In 1984, the Nobel Peace Prize was awarded to him. This is a remarkable moment of foresight by the Nobel Committee in Sweden. He was protected and had a worldwide platform. It was used by him. That same year, he bluntly criticized President Ronald Reagan’s so-called policy of “constructive engagement” with the white apartheid regime. In a letter to the U.S. Congress he wrote, “You are either on the side of the oppressed or on the side of the oppressor. You can’t be neutral.” He never was.
Tutu repeatedly stated that he wasn’t a politician. He was, however, very political. Mandela made Tutu president of South Africa’s Truth and Reconciliation Commission in 1994. It was a tribunal that tried to end apartheid. Tutu handled this tricky territory with grace. Tutu could be seen weeping at times during televised sessions, where Black mothers spoke out about their child’s murder and former white security officers confessed to the same horrible crimes. Tutu knew that the Commission was not about punishment or revenge. “Without forgiveness,” he said at the time, “there is no future.” The Commission’s final report was an indictment of the apartheid regimes horrors, but it also included a section that criticized the ANC for human rights violations. The ANC, now in power, attempted to block the report’s release. Tutu refused to acknowledge it. “I didn’t struggle in order to remove one set of those who thought they were tin gods,” he said, “to replace them with others who are tempted to think they are.”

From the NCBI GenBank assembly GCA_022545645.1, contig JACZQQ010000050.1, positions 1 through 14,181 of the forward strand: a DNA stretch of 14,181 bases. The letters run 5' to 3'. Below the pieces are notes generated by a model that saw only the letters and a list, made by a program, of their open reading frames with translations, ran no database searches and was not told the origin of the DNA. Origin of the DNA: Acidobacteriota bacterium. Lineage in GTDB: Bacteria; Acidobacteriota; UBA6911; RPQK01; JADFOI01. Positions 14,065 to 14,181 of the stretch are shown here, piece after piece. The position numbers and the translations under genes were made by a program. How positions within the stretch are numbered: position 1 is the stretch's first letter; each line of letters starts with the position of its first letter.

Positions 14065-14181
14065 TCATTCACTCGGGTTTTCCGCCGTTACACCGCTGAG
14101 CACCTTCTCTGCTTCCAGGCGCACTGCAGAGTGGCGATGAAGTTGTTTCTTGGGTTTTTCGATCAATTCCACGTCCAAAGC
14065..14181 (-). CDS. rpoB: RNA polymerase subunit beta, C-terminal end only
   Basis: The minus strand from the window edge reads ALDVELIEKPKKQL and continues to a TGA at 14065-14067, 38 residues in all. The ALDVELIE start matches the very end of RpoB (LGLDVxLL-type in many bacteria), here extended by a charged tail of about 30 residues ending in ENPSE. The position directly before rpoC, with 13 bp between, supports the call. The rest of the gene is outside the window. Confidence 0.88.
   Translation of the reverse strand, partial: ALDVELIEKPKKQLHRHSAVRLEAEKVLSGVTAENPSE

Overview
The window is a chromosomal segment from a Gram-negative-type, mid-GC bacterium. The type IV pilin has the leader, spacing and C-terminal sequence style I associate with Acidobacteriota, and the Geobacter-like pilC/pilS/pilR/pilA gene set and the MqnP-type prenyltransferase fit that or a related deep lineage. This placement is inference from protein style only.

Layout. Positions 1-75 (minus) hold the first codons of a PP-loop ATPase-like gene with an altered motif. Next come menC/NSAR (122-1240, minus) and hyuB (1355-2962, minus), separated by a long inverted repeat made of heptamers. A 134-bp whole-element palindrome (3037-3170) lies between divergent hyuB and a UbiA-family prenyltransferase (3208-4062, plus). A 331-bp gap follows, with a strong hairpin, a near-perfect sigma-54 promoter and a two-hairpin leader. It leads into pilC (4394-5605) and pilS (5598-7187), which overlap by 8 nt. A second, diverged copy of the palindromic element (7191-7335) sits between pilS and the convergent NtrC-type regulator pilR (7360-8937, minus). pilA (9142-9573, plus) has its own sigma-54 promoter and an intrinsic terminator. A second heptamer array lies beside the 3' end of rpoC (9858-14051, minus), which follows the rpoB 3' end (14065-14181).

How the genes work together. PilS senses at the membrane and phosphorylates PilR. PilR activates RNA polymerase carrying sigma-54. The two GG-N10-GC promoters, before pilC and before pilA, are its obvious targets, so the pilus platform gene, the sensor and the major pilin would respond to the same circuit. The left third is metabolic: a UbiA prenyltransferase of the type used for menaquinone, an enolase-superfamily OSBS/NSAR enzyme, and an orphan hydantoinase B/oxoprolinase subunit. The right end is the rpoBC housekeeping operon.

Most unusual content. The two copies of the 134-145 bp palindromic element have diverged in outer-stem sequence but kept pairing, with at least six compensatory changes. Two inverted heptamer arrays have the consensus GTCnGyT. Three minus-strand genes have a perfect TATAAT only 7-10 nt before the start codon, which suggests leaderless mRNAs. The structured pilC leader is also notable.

Tutu saw injustice everywhere he looked. He criticized Mandela’s successor Thabo Mbeki for ignoring the AIDS crisis. He criticized Mbeki’s successor, Jacob Zuma, for corruption, calling his rule “disgraceful.” He criticized Zimbabwe’s president Robert Mugabe for oppressing his own people. He criticized the African Anglican Church’s refusal to endorse gay priests and same-sex marriage, saying “I would not worship a god who is homophobic.” He hated only one thing: injustice. More than anyone I’ve ever seen, he seemed truly touched by God. He dubbed South Africa the “rainbow nation of God” because he said it was a model for the rest of the world. He seemed to enjoy the idea of leaving this world in the final years. He was last interviewed by the Associated Press to discuss his obituary. Here’s what he said: “He loved. He smiled. He wept. He was forgiven. He forgave.” Amen.